Munich: Catholic Church Heilig Blut

Katholische Pfarrkirche Heilig Blut, 1932-1934. Architekt: Hans Döllgast
Heilig Blut, 1932-1934. Architect: Hans Döllgast

Heilig Blut, 1932–1934. Architect: Hans Döllgast

Heilig Blut, 1932-1934. Architect: Hans Döllgast

Heilig Blut, 1932–1934. Architect: Hans Döllgast

Heilig Blut, 1932-1934. Architect: Hans Döllgast

Heilig Blut, 1932–1934. Architect: Hans Döllgast

Heilig Blut, 1932-1934. Architect: Hans Döllgast

Heilig Blut, 1932–1934. Architect: Hans Döllgast

Heilig Blut, 1932-1934. Architect: Hans Döllgast

Heilig Blut, 1932–1934. Architect: Hans Döllgast

Heilig Blut, 1932-1934. Architect: Hans Döllgast

Heilig Blut, 1932–1934. Architect: Hans Döllgast

1932 – 1934

Architect: Hans Döllgast

Scheinerstraße 12, Munich

Since the turn of the century, the Munich-Bogenhausen district had been growing and with it the Catholic parish of St. George.

After various locations for the construction of a new church had already been examined before the outbreak of the First World War, the city of Munich finally donated a plot of land to the parish on what was then Secchiplatz.

It was not until 1934 that the church was completed according to the plans of the architect Hans Döllgast, who at that time held a lectureship at the Technical University of Munich.

Heavily damaged during World War II, the church was rebuilt in 1950, again under the direction of Hans Döllgast.

The ground­breaking for the new building took place in March 1934, the foundation stone was laid in May of the same year, and the church was conse­crated in November 1934.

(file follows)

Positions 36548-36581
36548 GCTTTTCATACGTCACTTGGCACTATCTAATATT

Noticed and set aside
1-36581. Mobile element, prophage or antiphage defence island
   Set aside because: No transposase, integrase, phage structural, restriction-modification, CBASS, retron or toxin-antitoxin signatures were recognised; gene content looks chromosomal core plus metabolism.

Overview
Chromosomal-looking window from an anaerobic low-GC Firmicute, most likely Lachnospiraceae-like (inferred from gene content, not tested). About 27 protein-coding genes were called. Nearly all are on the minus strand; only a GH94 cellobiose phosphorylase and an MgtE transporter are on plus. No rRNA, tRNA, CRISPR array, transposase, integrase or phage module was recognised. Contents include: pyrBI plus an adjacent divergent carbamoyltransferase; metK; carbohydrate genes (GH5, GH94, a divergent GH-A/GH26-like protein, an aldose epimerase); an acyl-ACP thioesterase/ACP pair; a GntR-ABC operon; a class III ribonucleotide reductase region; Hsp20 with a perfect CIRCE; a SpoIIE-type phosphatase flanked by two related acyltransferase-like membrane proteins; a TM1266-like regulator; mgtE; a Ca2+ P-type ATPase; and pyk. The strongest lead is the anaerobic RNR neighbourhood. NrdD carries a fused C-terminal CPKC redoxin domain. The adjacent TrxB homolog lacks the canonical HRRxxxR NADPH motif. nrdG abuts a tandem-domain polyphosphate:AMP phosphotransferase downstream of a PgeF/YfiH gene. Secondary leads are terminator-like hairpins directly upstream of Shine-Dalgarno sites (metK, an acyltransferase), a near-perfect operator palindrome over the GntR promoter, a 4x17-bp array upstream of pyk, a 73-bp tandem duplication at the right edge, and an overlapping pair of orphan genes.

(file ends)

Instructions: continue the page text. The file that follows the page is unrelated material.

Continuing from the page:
Döllgast designed the church in a mixture of tradi­tional archi­tec­tural forms and modern elements.

Above all, the white, unadorned wall surfaces represent a modern archi­tec­tural concept in their simplicity and straightness.

The windowless gable front with the main entrance is decorated with a mosaic by Günther Grassmann.

It is made of cut natural stones and shows two angels holding the Veil of Veronica with his image.

In the corner is the coat of arms of Munich Archbishop and Cardinal Michael von Faulhaber.

The interior of the three-nave hall church is a single light and recti­linear hall divided by fourteen slender round columns of formwork-rough concrete, which in turn origi­nally supported a flat stucco ceiling.

The bell tower was once designed as a spire.

The tower and stucco ceiling were destroyed in a bombing raid in October 1943.

Reconstruction began as early as 1950 under the archi­tec­tural direction of Hans Döllgast.

The belfry, which had been lower than the gable line of the church in the former spire, was set 10 meters higher and the tower was finished with a gable roof.

Instead of the stucco ceiling, a smooth wooden ceiling was installed.

Heilig Blut, 1932-1934. Architect: Hans Döllgast

Heilig Blut, 1932–1934. Architect: Hans Döllgast

Heilig Blut, 1932-1934. Architect: Hans Döllgast

Heilig Blut, 1932–1934. Architect: Hans Döllgast

Heilig Blut, 1932-1934. Architect: Hans Döllgast

Heilig Blut, 1932–1934. Architect: Hans Döllgast

Heilig Blut, 1932-1934. Architect: Hans Döllgast

Heilig Blut, 1932–1934. Architect: Hans Döllgast

Heilig Blut, 1932-1934. Architect: Hans Döllgast

Heilig Blut, 1932–1934. Architect: Hans Döllgast

Heilig Blut, 1932-1934. Architect: Hans Döllgast

Heilig Blut, 1932–1934. Architect: Hans Döllgast

Heilig Blut, 1932-1934. Architect: Hans Döllgast

Heilig Blut, 1932–1934. Architect: Hans Döllgast

Heilig Blut, 1932-1934. Architect: Hans Döllgast

Heilig Blut, 1932–1934. Architect: Hans Döllgast

Heilig Blut, 1932-1934. Architect: Hans Döllgast

Heilig Blut, 1932–1934. Architect: Hans Döllgast

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